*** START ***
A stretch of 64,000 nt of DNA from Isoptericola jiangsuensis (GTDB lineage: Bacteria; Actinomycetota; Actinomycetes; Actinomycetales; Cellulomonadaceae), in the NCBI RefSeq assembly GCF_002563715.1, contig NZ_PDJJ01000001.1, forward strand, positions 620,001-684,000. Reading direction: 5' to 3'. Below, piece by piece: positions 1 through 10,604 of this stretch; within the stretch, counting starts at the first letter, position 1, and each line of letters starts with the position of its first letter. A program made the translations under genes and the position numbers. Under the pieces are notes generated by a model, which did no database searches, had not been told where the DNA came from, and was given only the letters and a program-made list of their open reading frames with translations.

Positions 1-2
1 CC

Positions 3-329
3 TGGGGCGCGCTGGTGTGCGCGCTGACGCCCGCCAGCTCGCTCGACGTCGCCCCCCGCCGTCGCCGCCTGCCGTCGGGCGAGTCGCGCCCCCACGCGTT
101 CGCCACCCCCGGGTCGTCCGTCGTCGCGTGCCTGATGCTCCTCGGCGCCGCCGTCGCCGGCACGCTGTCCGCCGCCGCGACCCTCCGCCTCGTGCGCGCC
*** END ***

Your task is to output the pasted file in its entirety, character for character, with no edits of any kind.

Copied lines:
A stretch of 64,000 nt of DNA from Isoptericola jiangsuensis (GTDB lineage: Bacteria; Actinomycetota; Actinomycetes; Actinomycetales; Cellulomonadaceae), in the NCBI RefSeq assembly GCF_002563715.1, contig NZ_PDJJ01000001.1, forward strand, positions 620,001-684,000. Reading direction: 5' to 3'. Below, piece by piece: positions 1 through 10,604 of this stretch; within the stretch, counting starts at the first letter, position 1, and each line of letters starts with the position of its first letter. A program made the translations under genes and the position numbers. Under the pieces are notes generated by a model, which did no database searches, had not been told where the DNA came from, and was given only the letters and a program-made list of their open reading frames with translations.

Positions 1-2
1 CC

Positions 3-329
3 TGGGGCGCGCTGGTGTGCGCGCTGACGCCCGCCAGCTCGCTCGACGTCGCCCCCCGCCGTCGCCGCCTGCCGTCGGGCGAGTCGCGCCCCCACGCGTT
101 CGCCACCCCCGGGTCGTCCGTCGTCGCGTGCCTGATGCTCCTCGGCGCCGCCGTCGCCGGCACGCTGTCCGCCGCCGCGACCCTCCGCCTCGTGCGCGCC